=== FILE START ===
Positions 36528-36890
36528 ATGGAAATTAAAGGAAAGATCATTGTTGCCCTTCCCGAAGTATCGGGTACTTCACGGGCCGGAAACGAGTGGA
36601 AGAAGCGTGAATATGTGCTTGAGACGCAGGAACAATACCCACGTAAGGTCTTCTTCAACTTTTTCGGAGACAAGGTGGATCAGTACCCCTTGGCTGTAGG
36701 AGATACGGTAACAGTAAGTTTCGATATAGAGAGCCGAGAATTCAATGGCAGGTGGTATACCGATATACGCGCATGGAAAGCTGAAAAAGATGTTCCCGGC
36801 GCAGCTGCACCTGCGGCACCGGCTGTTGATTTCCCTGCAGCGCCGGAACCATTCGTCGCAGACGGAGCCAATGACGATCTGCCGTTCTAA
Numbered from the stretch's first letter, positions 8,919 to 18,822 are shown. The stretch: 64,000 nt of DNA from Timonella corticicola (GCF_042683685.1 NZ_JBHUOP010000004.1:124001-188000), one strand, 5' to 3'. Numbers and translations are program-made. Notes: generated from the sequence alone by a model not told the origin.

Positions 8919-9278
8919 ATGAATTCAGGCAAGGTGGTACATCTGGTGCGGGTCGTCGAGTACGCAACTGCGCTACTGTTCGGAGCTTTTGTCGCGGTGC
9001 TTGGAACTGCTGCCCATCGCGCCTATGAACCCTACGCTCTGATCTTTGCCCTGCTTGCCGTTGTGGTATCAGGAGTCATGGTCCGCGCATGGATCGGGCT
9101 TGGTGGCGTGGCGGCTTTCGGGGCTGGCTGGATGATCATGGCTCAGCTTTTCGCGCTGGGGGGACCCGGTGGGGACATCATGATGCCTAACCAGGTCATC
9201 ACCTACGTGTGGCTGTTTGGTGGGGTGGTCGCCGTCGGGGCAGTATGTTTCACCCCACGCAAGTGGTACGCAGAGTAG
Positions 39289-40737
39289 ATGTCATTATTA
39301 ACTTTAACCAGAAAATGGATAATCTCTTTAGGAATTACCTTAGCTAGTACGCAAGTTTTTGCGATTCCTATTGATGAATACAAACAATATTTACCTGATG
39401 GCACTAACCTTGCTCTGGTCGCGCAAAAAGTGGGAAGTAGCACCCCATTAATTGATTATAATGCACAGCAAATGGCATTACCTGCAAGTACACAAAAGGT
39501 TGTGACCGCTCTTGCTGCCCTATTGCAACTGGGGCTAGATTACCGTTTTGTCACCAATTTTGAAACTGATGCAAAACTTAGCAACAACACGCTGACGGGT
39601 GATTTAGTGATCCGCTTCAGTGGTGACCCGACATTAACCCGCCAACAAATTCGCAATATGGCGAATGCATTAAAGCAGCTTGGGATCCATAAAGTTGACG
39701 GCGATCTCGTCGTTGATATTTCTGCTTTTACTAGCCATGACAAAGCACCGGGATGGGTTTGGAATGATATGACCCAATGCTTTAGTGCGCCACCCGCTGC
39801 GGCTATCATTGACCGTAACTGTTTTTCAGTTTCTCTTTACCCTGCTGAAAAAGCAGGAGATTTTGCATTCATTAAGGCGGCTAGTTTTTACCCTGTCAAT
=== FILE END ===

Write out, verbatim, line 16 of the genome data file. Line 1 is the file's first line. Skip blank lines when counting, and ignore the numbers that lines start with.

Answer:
39501 TGTGACCGCTCTTGCTGCCCTATTGCAACTGGGGCTAGATTACCGTTTTGTCACCAATTTTGAAACTGATGCAAAACTTAGCAACAACACGCTGACGGGT